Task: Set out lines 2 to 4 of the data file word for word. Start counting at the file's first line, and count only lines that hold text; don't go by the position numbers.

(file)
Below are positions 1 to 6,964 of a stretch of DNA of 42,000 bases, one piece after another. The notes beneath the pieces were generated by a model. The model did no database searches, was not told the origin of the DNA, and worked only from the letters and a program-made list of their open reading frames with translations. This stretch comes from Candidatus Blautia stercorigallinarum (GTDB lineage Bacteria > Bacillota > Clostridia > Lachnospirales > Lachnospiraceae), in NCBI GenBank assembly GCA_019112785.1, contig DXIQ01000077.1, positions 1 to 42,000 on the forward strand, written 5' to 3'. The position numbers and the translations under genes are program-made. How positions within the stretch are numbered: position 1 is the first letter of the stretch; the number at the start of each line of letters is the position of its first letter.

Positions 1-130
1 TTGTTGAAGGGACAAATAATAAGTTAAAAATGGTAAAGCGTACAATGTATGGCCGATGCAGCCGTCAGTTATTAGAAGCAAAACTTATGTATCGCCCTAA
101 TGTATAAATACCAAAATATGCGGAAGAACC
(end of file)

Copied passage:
Positions 1-130
1 TTGTTGAAGGGACAAATAATAAGTTAAAAATGGTAAAGCGTACAATGTATGGCCGATGCAGCCGTCAGTTATTAGAAGCAAAACTTATGTATCGCCCTAA
101 TGTATAAATACCAAAATATGCGGAAGAACC